When asked by CNN’s Dana Bash on “State of the Union” whether children similar to a 10-year-old child abuse victim
who traveled from Ohio to Indiana to receive an abortion should be forced to give birth, Noem said, “This tragedy is horrific. I can’t even imagine. I have never had anybody in my family or myself gone through anything like this. … But, in South Dakota, the law today is that the abortions are illegal, except to save the life of the mother.”
Noem told Bash she would not be in favor of amending the current law — a so-called trigger law that took effect following the US Supreme Court’s decision to overturn Roe v. Wade
— to add an exception for similar situations, saying, “I don’t believe a tragic situation should be perpetuated by another tragedy.”
But Noem did signal that a 10-year-old in the described situation may qualify for the state exception for life-threatening medical emergencies.
“I think that’s something that — yeah, that situation, the doctor, the family, the individuals closest to that will make the decisions there for that family,” she told Bash.
“That’s what’s interesting about the time we live in right now,” Noem added. “Every state will have different laws on the books. The decisions will be made by the legislators that are closest to the people. That’s appropriate. It’s the way our Constitution intended.”
The US Supreme Court’s recent majority ruling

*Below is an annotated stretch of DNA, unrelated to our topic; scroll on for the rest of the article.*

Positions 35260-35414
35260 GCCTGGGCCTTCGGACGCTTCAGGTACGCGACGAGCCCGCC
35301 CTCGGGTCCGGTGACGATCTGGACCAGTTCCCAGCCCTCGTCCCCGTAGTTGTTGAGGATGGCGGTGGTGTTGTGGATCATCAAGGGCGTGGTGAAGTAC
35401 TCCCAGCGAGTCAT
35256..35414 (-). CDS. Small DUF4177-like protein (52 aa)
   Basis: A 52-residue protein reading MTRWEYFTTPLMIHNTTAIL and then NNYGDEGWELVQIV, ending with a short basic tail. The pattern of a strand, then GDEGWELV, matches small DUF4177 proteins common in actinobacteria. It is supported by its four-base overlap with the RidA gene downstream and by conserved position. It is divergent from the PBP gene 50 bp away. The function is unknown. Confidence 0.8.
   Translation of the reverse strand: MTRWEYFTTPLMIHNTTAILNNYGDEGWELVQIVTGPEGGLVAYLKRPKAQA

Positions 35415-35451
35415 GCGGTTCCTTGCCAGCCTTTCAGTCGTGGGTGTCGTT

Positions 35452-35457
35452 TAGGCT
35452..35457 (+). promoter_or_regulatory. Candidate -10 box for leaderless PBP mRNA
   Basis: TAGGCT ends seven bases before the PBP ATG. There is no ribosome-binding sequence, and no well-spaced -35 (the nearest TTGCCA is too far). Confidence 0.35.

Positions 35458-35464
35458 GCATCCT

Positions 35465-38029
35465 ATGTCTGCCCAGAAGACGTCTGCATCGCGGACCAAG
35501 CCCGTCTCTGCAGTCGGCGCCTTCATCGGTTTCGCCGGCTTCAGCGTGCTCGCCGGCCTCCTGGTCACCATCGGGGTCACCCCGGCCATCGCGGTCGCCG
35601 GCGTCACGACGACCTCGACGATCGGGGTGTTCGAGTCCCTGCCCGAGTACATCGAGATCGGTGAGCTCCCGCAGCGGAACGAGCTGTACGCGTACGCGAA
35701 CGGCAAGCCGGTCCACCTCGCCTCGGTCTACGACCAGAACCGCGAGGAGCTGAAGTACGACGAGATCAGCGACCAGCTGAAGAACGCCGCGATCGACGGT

that there is no longer a federal constitutional right to an abortion has led more states to implement their own abortion policies. The ruling has already resulted in a patchwork system — as was anticipated — in which access to the procedure is, for many people, determined largely by whether a state is controlled by Republicans or Democrats.
Along with South Dakota, trigger abortion laws
have been implemented in at least three states: Arkansas, Missouri and Wisconsin. A Mississippi trigger law is set to take effect on July 7.
Wyoming, North Dakota, Idaho, and Tennessee are awaiting state action, and legal fights over abortion restrictions are underway in more than a dozen states.
Noem was also asked Sunday about supporting paid family leave or greater financial access to child care.
“That’s a discussion we’re going to have. I think it’s important that we back up exactly what I have been saying since I’m governor, that we want stronger families,” she told Bash. “Many times, it’s the financial cost, the medical cost and the leave policy that many people have a tough time supporting. But I think, in South Dakota, that the time is right.”
Noem, however, said she does not back expanding Medicaid, which is on the state’s ballot in November. The measure would cover low-income women without health insurance in South Dakota during and after pregnancy.
CNN’s Devan Cole and Tierney Sneed contributed to this report.
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